If you are itching to try out WHS Vail, but don’t have an extra box to run it on, a good choice is to install it in a Virtual Machine. Also, since the Vail Refresh isn’t ready for prime time yet, using a virtual environment is well worth considering.
You can run Vail on VMware Server, VMware Player, and VirtualBox for free, or VMware Workstation which requires a license. Here we take a look at installing it on VMware Player, and if you want to run it in a different product, check out the links at the end of this article.
First let’s take a look at what you’ll need to get started.
- WHS Vail Beta ISO
- VMware Player
- 64-bit Windows computer capable of hardware virtualization
- 4 GB of RAM so your Host and Client run smoothly. You could probably get away with a machine with 2GB of RAM as Vail requires 1GB minimum, but you’ll notice lack of decent performance because the VM uses the Host machine’s RAM.
If you’re not sure if your computer is capable of Hardware Virtualization, you can run either SecurAble or the MS hardware-Assisted Virtualization Detection Tool. Both are free and don’t require installation and work equally well.
Install VMware Player
If you don’t already have it, download and install VMware Player following the install wizard defaults. VMware Player is free but you’ll be required to register with them first.
Setup VMware Player for Vail
You need to configure some settings in VMware Player before installing Vail from the ISO image. Create a new virtual machine, and when the wizard starts select I will install the operating system later.
For the Guest OS select Windows Server 2008 x64 or Windows Server 2008 R2 x64 and click Next.
Give your virtual machine a name like WHS Vail and go to the next step of the wizard. Then for Specify Disk Capacity set it to 160 GB which is the minimum.
The entire 160 GB won’t be taken up right away, but when installing Vail it needs to see a 160GB drive otherwise you’ll see the following error message.
When you get to the Ready to Create Virtual Machine window make sure everything looks correct. If not you can go back and change it. We need to make some further settings on the VMs hardware.
What is probably the most important part is setting the Network Connection to Bridged. This will make the VM appear as an actual physical machine on your network and actually connect other VMs or physical machines. Which is definitely the coolest part because you can can install the Connector software on those machines and use the new Dashboard and Launchpad features.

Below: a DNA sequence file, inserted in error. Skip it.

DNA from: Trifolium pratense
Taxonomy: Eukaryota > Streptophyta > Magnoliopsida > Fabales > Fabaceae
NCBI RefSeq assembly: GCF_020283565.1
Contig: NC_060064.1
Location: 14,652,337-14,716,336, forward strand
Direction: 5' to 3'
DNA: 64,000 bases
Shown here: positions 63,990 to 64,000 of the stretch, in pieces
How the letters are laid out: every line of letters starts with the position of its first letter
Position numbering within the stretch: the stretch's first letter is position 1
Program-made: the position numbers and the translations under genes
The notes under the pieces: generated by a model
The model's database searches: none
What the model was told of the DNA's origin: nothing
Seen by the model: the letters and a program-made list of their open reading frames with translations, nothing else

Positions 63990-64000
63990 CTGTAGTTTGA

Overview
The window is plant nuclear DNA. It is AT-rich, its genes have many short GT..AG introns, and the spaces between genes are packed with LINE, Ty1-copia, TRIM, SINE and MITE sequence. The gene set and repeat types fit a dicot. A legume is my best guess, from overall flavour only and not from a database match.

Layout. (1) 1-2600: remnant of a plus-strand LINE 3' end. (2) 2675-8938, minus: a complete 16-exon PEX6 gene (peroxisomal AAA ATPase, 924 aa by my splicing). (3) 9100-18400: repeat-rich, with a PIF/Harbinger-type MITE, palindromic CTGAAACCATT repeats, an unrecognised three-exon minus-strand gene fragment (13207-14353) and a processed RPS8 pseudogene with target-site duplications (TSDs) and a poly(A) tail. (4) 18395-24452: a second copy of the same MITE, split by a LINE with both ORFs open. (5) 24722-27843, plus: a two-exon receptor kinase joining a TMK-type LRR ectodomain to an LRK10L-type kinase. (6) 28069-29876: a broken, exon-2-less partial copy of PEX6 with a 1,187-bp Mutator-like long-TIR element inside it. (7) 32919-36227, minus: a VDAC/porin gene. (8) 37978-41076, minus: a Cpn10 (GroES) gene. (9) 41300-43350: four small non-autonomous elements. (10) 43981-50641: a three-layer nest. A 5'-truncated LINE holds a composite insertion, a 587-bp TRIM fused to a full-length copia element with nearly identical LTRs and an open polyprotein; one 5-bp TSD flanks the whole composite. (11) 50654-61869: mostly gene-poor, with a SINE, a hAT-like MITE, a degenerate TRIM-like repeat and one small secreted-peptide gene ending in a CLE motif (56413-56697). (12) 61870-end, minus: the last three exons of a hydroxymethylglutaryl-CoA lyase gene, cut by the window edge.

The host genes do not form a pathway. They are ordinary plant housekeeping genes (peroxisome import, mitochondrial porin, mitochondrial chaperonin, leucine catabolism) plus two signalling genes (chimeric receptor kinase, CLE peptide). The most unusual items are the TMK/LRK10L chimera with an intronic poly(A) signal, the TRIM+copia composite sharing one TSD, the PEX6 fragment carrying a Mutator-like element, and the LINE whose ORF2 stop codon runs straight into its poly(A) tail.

Another thing you'll want to change is the amount of memory you dedicate to the server VM. The minimum is 1 GB but you can bump it up to whatever you think your system can handle. Remember that the VM will use the Host machines physical memory, so keep that in mind when determining how much to allocate. For our test we bumped it up to 2 GB.
For the CD/DVD drive Connection setting, select Use ISO image file and browse to the location of your VailInstallDVD.iso file you downloaded from Microsoft Connect. You could burn the ISO and use the physical drive if you want, but just selecting the ISO saves some steps.
After you've made all the appropriate hardware settings you'll get an overview of the new machine, if everything looks right click Finish.
Now that everything is ready to roll start up the VM.
If you get a software updates screen just click Remind Me Later...we'll install the VMware tools later.
Your new Vail VM will start and you can run through the Installation Process. If you've never installed Vail before check out this screenshot tour of the installation process. This article was written before the Vail RC or Refresh, but their are only minor differences for the install process that are self explanatory.
While Vail is installing, VMware Player will prompt you to install the VMware Tools, select Remind Me Later.
When Vail installs your VM will restart several times during the process which is normal, and you'll need to enter some basic information like your country, Time/Date, User Name and Password...etc. The amount of time it takes to complete will vary, but in our experience it's been around 45 minutes.
After the install has completed you will get a message telling you your new Virtual Vail Server is ready to use!
You can start looking around at the new features in the server at this point, but you'll need to restart it again so you can log in properly. After the reboot you will get the Press CTRL+ALT+DELETE to log on message. To do that in VMware, from the toolbar select the Virtual Machine dropdown menu and Send Ctrl+Alt+Del.
Now you can log into the Vail VM with the credentials you entered during the install.
After logging in you can check out the Dashboard, Add Users, RDP into it..etc. It will act just like it would if you were running it on an actual box on your network.
Install VMware Tools
The final thing we need to do is install VMware Tools to make the experience more fluid. From the VMware Toolbar click Virtual Machine>>Install VMware Tools.
AutoPlay will come up on the server, just click Run setup.exe.
Just run through the installer using the Typical setup type.
After that's done another reboot will be required to complete the install of VMware Tools.
You're Done! Now you can start using Vail just as if it were a physical machine running on your network. You can RDP into it, connect physical and other Virtual Machines, and start having fun seeing what the new version of WHS has to offer.
Since the Vail Beta is free and VMware Player is free, there is really no reason not to start getting familiar with the new version if your a WHS enthusiast. If you are looking to install Vail virtually on other VMware Products or Oracle's VirtualBox, head over to How-To Geek and check out these full tutorials: